In many research studies, the influence of body mass index (BMI) on the prognosis of individuals with acute myeloid leukemia (AML) has been evaluated. The findings are still debatable, though. For a study, researchers sought to evaluate how BMI affected adult AML patients’ responses to induction chemotherapy.

A total of 140 AML individuals were included in the trial. The information was gathered from computerized medical records at the Mansoura University Oncology Center. Patients with normal BMI (40 patients), overweight (42 patients), and obese patients were further divided into 3 categories based on BMI (58 patients). Induction chemotherapy using the 3+7 regimen was given to all patients (3 days of anthracycline and 7 days of cytarabine).

The complete remission (CR) rate was 25.5% (out of 40 patients with normal BMI), the mortality rate was 17.5% (7 patients died), and the induction chemotherapy resistance rate was 20.0%. Of those 8, 7 patients had salvage chemotherapy, with 4 of them obtaining CR and 3 passing away. Of the 42 overweight patients, 14 (33.3%) achieved CR, 22 (52.4%) passed away, and 6 (14.3%) remained refractory. After salvage treatment, three patients attained CR, and three patients passed away. The 58 obese patients had a CR rate of 46.6%, a mortality rate of 44.8%, and a refractory rate of 5. Of them, 27 patients (46.6%) had attained CR. Following salvage treatment for four of those refractory patients, they all died.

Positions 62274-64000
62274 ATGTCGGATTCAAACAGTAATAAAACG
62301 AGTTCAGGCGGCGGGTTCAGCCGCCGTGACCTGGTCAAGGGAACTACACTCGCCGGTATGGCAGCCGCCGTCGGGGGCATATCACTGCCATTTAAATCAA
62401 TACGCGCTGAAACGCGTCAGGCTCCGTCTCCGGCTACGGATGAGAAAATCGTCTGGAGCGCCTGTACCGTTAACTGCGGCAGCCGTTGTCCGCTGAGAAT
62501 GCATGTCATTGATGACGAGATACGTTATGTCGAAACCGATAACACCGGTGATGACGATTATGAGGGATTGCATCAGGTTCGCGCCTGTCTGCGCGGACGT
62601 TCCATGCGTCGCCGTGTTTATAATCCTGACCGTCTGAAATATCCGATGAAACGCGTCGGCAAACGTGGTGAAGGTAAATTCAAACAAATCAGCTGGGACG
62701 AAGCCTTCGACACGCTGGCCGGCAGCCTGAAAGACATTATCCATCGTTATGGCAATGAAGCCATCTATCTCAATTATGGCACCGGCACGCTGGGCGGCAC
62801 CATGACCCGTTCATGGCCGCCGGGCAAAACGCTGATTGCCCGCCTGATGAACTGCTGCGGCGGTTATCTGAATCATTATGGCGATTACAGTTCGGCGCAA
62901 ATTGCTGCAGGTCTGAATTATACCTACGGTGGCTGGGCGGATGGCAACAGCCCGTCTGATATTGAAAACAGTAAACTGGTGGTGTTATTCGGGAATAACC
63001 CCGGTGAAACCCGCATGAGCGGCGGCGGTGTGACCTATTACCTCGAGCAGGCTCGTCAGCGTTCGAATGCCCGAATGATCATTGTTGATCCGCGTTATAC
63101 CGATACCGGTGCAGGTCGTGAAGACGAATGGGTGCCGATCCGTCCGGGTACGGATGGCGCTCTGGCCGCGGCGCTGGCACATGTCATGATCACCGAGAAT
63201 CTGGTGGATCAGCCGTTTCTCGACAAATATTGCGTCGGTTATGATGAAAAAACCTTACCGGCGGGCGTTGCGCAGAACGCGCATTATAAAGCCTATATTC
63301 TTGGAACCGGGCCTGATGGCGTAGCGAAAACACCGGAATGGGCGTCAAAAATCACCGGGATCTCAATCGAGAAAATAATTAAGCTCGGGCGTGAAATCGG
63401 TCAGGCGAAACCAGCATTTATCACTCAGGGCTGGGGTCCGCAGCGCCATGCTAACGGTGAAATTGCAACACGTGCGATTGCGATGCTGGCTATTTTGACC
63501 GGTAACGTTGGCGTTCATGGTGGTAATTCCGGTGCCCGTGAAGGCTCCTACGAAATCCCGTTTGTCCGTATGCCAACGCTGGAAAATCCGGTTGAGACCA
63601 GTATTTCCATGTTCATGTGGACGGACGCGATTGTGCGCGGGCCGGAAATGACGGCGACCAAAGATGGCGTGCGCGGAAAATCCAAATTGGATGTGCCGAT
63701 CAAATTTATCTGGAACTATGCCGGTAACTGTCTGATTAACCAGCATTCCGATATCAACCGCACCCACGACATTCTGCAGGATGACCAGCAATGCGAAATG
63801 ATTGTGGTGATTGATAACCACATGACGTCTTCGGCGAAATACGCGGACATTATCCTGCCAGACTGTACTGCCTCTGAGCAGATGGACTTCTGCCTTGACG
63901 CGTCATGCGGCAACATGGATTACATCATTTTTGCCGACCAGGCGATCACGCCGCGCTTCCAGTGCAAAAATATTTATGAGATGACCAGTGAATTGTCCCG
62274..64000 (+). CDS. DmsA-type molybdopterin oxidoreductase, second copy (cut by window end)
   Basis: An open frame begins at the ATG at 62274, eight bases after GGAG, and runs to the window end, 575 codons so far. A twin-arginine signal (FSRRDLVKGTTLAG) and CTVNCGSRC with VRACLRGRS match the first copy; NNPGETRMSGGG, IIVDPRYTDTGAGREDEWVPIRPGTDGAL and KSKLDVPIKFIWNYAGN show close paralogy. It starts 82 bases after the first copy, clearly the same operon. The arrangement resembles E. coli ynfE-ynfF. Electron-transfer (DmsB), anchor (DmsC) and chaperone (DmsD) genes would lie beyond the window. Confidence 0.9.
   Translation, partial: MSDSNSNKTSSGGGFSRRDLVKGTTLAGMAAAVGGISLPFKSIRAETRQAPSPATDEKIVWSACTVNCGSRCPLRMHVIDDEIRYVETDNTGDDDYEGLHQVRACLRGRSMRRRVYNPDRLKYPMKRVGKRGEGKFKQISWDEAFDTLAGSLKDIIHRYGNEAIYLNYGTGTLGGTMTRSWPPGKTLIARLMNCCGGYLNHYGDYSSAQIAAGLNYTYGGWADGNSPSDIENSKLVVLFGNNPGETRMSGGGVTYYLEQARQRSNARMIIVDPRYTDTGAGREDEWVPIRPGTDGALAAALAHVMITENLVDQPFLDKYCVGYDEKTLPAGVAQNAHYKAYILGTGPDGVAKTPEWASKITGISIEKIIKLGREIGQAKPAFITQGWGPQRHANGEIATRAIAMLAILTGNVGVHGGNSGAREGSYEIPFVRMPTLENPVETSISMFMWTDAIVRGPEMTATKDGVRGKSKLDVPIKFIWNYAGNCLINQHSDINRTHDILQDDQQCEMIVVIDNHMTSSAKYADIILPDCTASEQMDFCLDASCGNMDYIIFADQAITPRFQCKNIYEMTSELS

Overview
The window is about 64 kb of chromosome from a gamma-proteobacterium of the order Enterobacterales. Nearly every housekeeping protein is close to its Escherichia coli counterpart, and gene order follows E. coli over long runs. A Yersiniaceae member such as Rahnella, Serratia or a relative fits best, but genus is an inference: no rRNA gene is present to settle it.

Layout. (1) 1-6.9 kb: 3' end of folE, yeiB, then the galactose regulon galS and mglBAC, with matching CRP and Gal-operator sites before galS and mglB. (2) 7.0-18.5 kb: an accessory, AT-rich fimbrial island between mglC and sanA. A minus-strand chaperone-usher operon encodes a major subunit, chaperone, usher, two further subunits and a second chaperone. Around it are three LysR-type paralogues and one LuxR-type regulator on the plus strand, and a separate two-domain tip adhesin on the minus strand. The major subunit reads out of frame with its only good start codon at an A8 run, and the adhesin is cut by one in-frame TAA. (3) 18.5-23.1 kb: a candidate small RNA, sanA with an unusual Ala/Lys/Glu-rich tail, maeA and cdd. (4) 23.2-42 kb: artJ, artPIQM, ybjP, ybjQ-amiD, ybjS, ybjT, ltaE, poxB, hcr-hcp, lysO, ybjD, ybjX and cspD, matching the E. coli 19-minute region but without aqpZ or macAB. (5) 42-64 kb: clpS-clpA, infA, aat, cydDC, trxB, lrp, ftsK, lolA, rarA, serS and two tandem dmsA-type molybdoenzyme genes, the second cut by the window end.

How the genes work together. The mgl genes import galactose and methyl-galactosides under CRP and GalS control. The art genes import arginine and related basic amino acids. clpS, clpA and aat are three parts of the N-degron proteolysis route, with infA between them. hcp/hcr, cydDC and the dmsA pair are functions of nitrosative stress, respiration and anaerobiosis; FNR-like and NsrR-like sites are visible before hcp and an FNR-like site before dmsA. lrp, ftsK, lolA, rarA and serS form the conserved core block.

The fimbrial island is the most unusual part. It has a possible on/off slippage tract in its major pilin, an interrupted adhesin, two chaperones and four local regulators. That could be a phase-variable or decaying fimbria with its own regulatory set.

The study found that individuals with normal BMI had greater CR rates following induction chemotherapy than patients who are overweight or obese (95% CI, P=0.004). To validate the findings, a bigger prospective randomized experiment would be necessary.

Reference: SOHO